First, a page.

View My Guestbook
Sign My Guestbook

Search our Site:

sitemap
GREEN STOOLS

The occasional green stool is not unusual in the breastfed baby. Consistently green stools, however, are not normal for the breastfed baby. Most doctors don't seem to recognize this as a potential problem because they often define "normal stool" as that of the formula-fed infant. Baby's stool can be a wide variety of colors and textures , and not all of these are cause for concern. It is helpful to know what is normal for the bf baby as well.

Consistently green stools in the breastfed baby can indicate:

  • an imbalance of foremilk/hindmilk, often resulting in frothy green stools.
  • a sensitivity to something in the mother's diet, such as cow's milk products.
  • a sign that baby has an illness. Babies with an intestinal virus or even a simple cold will sometimes have green, mucusy stools. Teething can also bring about green stools due to increased saliva (can also cause tummy upset)
  • a lot of green vegetables or something with green food coloring in mom's diet.
  • If baby has started solids, that could also account for the change in color (this is normal with the change in diet).

SLEEPY BABIES

If your baby is sleepy here are some suggestions to help keep the baby awake and interested:

  • make sure your free hand is supporting your breast so the weight of the breast isn't on the baby's chin
  • switch breasts as soon as the baby begins to lose interest in active nursing, this *may* need to be done every 30 to 60 seconds at first (the first few times you do it). You should begin to see a difference within a couple days of doing this.
  • Burp and change diaper. Burping should be done with the baby sitting supported upright on mom's knee or lap rather than over the shoulder because it's also less sleep-inducing.
  • nurse in clutch or "football" hold as opposed to cradle hold - it's a little less "cuddly" and sleep-inducing.
  • massage the baby's head (crown) in a circular motion while nursing. Also using a wet cold washcloth and wiping back against the grain of the hair growth can help Try this for several days and see if there's improvement, and please update us as you can.
  • Place baby on your lap with legs near your tummy and head on your knees. Gently supporting baby, raise in sitting position, like doing a "sit- up". Do this two or three times, then do "side to side" a couple times.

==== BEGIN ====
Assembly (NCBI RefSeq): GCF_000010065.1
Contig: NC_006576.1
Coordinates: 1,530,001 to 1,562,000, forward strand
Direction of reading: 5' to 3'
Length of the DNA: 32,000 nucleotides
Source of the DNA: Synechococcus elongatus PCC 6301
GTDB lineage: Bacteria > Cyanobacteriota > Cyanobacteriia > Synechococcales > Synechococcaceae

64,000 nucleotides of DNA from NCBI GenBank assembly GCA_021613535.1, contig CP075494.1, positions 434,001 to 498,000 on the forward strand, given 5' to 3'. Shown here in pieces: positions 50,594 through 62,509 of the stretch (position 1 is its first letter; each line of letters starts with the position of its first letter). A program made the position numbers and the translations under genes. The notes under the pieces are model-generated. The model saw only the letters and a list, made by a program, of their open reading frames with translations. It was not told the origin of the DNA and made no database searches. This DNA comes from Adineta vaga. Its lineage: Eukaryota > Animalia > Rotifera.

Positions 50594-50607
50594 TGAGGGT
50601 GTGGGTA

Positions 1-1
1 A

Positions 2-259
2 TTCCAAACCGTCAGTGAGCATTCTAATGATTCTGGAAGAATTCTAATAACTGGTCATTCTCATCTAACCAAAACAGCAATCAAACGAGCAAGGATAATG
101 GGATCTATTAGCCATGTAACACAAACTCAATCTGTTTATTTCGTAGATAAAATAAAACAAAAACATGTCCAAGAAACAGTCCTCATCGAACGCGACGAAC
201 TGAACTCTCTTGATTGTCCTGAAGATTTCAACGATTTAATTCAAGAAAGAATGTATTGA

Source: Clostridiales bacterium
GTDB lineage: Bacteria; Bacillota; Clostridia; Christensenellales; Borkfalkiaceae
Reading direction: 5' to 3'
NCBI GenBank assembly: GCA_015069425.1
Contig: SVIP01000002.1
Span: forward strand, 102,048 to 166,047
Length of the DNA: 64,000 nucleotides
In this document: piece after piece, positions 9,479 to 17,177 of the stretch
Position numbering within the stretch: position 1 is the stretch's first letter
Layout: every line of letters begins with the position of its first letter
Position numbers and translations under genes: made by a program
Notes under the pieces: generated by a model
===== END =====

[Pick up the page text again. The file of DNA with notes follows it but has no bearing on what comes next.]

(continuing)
• You can also try breast compression.

You may want to reduce any outside or excessive stimulation. (bright lights & noise) Sometimes babies just need to tune out all the noise/light and they do this by falling asleep.

ACTIVE SUCKING:

If you are having problems with the baby not actively sucking, you can try breast compression, or try the following tips offered by Kathy Kuhn RN BSN IBCLC:


Allow the baby to take normal pauses in his suck pattern up to about 15 seconds. If the pause lasts longer encourage him to suck again by:

  • Taking a deep breath...sometimes just that movement of your chest makes the baby suck again.

If that doesn't work try...

  • massaging your breast...take your whole hand and squeeze near the chest wall (GENTLY) then squeeze midway between the chest wall and areola then squeeze near to the areola and then repeat the sequence. Stop massaging as soon as the baby sucks.

If that doesn't work try:

  • stroke under the baby's chin from chin to Adam's apple with medium pressure.

If you have tried all three and the baby is not suckling take the baby off the breast. If it has been less than about 10 minutes per breast of active suck then you should probably supplement after that feeding unless all other feedings have been super.

See additional tips on waking baby at Dr Wm Sears website, Ask Dr. Sears


BITING

Teething often brings concerns about biting. It may help mom to know that the actively bf baby cannot bite during the process of nursing. It is only when baby is not actively nursing that biting may become a concern. Sometimes this can happen if baby starts to fall asleep on the breast and "clamps down" to prevent the nipple from slipping away, or sometimes the baby is "testing" out the new teeth and will bite down on the nipple. Teething babies often "gum" things, including mom's nipple to help with the teething process, not understanding that teething on the nipple hurts!

The following links have tips to help with teething, scraping of teeth, and reduce/stop biting:

http://www.parentingweb.com/lounge/bf_biting.htm

http://kellymom.com/bf/older-baby/biting.html

Copyright 2000 - 2006  Jim Yount

Send email to Paula Yount for any questions or comments about this site.

Disclaimer:  The pages contained herein are meant purely for informational purposes and every effort is made to provide accurate and up-to-date information. This information, however, is not meant to take the place of your doctor, nor should the information contained on this web site be considered specific medical advice with respect to any specific person and/or any specific condition. The author, therefore respectfully but specifically disclaims any liability, loss or risk - personal or otherwise - that is, or may be, incurred as a consequence, directly or indirectly, from use or application of any of the information provided on this web site.